March 8, 2010, 09:39 PM
A lot of semi automatics have circular hammers with serrations like the PPK. They do not snag on things and give pretty good grip. Why do we never see hammers like that on revolvers?
Revolvers offer traditional hammers, bobbed, or fully enclosed.
March 8, 2010, 09:50 PM
I don't know the answer, but I am curious to hear myself.
I was wondering why the Hi-Power had a ring hammer, unlike most standard hammers on many pistols and all revolvers.
Thanks for asking the question.
March 8, 2010, 11:34 PM
IIRC, some early SP101s had a ring hammer. There's a pix in THR somewhere, but I can't find it.
March 9, 2010, 07:09 AM
I guess the correct answer is because it is not traditional. Still think for CC guns it is a good idea because there is no spur to snag.
March 9, 2010, 08:11 AM
why revolvers do not have a rounded hammer either except tradition. You pose a very good question indeed. However , I have had several of my snubby hammers bobbed, I certainly like your suggestion much better.
March 9, 2010, 09:02 AM
CDNN was selling the Ruger SP101 revolvers with a ring hammer. They were some kind of Federal Govt trade in guns. This was several years ago.
Here is a quote from the archives on this matter originally posted by Kor:
Are there any revolvers with ring hammers? If not, is there a special reason?
I've seen photos of a VERY early-production Ruger SP101 that sported a prototype/experimental ring/rowel-style hammer; as far as I know, this gun is now in the personal collection of Massad Ayoob. The ring/rowel hammer was intended to reduce snagging when the gun was drawn from a pocket or ankle holster, while retaining the ability to be thumb-cocked to single-action mode.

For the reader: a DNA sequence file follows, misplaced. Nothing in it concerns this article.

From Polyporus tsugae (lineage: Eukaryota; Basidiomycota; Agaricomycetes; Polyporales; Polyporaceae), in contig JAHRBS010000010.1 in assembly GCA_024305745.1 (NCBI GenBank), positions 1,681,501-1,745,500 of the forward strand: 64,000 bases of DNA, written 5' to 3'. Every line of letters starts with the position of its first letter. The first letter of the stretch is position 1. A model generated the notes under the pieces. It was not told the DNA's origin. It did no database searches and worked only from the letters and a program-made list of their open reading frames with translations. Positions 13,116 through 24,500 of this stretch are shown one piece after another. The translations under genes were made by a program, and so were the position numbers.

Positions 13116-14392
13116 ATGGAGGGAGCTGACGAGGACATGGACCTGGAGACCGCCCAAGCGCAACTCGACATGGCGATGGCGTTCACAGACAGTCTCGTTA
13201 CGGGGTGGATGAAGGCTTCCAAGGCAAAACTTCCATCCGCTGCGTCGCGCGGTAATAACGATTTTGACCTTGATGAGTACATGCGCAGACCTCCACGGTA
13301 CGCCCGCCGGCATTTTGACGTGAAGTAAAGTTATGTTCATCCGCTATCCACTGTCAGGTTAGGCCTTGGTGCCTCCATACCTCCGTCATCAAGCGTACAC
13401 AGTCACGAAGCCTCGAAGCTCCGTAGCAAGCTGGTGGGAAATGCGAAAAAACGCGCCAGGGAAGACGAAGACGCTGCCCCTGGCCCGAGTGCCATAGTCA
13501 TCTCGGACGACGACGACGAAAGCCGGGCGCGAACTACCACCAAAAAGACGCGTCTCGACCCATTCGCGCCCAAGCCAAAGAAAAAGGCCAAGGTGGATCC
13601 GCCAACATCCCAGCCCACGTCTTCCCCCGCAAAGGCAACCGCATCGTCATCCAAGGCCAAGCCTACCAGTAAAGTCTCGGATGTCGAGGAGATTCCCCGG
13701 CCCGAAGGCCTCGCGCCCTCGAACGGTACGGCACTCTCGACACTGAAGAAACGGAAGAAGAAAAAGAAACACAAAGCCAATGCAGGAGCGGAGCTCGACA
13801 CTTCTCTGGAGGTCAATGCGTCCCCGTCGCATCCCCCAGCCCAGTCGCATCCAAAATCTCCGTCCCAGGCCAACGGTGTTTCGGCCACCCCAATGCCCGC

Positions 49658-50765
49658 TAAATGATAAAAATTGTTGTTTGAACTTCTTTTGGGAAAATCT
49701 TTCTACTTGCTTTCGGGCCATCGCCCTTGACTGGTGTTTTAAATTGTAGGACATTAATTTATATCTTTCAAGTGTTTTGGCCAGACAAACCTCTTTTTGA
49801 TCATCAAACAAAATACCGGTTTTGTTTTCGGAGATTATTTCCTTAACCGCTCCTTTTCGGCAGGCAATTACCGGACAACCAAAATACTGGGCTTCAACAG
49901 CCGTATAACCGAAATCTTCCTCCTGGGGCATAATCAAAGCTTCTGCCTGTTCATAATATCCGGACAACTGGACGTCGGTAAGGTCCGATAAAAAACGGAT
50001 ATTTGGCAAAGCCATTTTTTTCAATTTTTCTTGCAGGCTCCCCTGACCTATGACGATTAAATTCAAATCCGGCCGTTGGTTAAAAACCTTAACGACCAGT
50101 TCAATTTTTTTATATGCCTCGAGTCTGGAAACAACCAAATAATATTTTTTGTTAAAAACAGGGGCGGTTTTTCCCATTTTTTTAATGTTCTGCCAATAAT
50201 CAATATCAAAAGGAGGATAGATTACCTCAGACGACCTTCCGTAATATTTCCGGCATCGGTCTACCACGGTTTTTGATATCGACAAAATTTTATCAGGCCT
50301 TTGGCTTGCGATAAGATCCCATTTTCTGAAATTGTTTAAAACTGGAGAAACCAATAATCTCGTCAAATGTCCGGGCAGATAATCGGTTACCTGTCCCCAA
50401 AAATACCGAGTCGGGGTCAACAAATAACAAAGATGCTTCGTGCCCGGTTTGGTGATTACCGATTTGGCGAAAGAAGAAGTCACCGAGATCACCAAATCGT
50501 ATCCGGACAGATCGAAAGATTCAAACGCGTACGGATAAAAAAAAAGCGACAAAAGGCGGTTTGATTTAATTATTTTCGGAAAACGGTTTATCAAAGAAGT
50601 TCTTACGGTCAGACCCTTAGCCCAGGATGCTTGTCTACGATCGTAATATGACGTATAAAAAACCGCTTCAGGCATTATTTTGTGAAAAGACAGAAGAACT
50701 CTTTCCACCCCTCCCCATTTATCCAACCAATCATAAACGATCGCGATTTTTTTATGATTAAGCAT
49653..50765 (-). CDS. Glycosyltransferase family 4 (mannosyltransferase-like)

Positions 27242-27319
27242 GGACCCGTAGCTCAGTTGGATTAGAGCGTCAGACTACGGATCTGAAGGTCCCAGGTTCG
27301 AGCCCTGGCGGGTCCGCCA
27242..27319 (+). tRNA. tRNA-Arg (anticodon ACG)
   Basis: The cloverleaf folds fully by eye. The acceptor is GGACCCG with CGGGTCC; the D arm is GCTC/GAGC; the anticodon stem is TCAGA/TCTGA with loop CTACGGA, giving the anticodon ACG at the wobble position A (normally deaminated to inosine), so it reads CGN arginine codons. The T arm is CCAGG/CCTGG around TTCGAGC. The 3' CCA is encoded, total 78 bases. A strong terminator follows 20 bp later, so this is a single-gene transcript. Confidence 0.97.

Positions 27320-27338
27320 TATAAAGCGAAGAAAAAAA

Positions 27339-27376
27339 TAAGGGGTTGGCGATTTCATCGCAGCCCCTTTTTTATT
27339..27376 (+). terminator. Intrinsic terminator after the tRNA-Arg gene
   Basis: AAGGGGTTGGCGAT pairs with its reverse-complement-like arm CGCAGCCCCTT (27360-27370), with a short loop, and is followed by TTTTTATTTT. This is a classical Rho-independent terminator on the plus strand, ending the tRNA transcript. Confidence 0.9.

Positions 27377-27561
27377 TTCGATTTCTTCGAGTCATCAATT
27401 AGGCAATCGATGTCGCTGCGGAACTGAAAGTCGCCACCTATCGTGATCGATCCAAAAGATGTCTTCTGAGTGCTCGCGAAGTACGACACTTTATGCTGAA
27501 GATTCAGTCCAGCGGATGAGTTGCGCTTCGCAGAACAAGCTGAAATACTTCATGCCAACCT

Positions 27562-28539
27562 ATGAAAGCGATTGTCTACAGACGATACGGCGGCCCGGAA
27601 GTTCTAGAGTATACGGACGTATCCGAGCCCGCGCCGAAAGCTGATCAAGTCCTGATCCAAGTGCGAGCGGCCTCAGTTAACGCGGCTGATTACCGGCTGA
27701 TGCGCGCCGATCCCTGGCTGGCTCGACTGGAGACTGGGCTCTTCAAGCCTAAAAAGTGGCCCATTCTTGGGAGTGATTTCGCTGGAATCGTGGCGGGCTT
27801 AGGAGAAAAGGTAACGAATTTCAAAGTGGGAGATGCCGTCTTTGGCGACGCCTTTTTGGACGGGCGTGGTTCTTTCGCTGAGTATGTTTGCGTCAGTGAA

The ring/rowel hammer seems to have not gotten any traction in the revolver market for three reasons, IMO:
- Traditionalist revolver buyers want guns with spur hammers, just as they remember and are accustomed to;
- Utilitarian revolver buyers want their guns completely snag-free for CCW use, and therefore go straight to a shrouded, enclosed, or completely spur-less hammer design.
- Revolver shooting technique has over the years steadily de-emphasized thumb-cocking the DA revolver, in favor of emphasizing the smooth double-action trigger-stroke for virtually all defensive and most competitive use of the revolver - see above.
March 9, 2010, 12:59 PM
i think you're looking at the question from the wrong angle
since the spur hammer came first, the question should be: why do semi-autos not have spur hammers. than answer would be, that they are not intended to be thumb cocked.
revolvers were originally designed to be thumb cocked and the long spur hammers made it easier. the burr (rounded/ring) hammer came about with the advent of the semi-auto pistol which had it's hammer cocked through a DA trigger or the functioning of the slide.
the burr hammer on a DA revolver would be the worst of both worlds. it would be awkward to cock (it requires a longer reach) and would not be as snag resistant as a bobbed hammer.
my only revolvers that have spur hammers only retain them for the "traditional look", i can't even remember the last time i cocked one to SA...maybe to demonstrate the difference between SA and DA to a student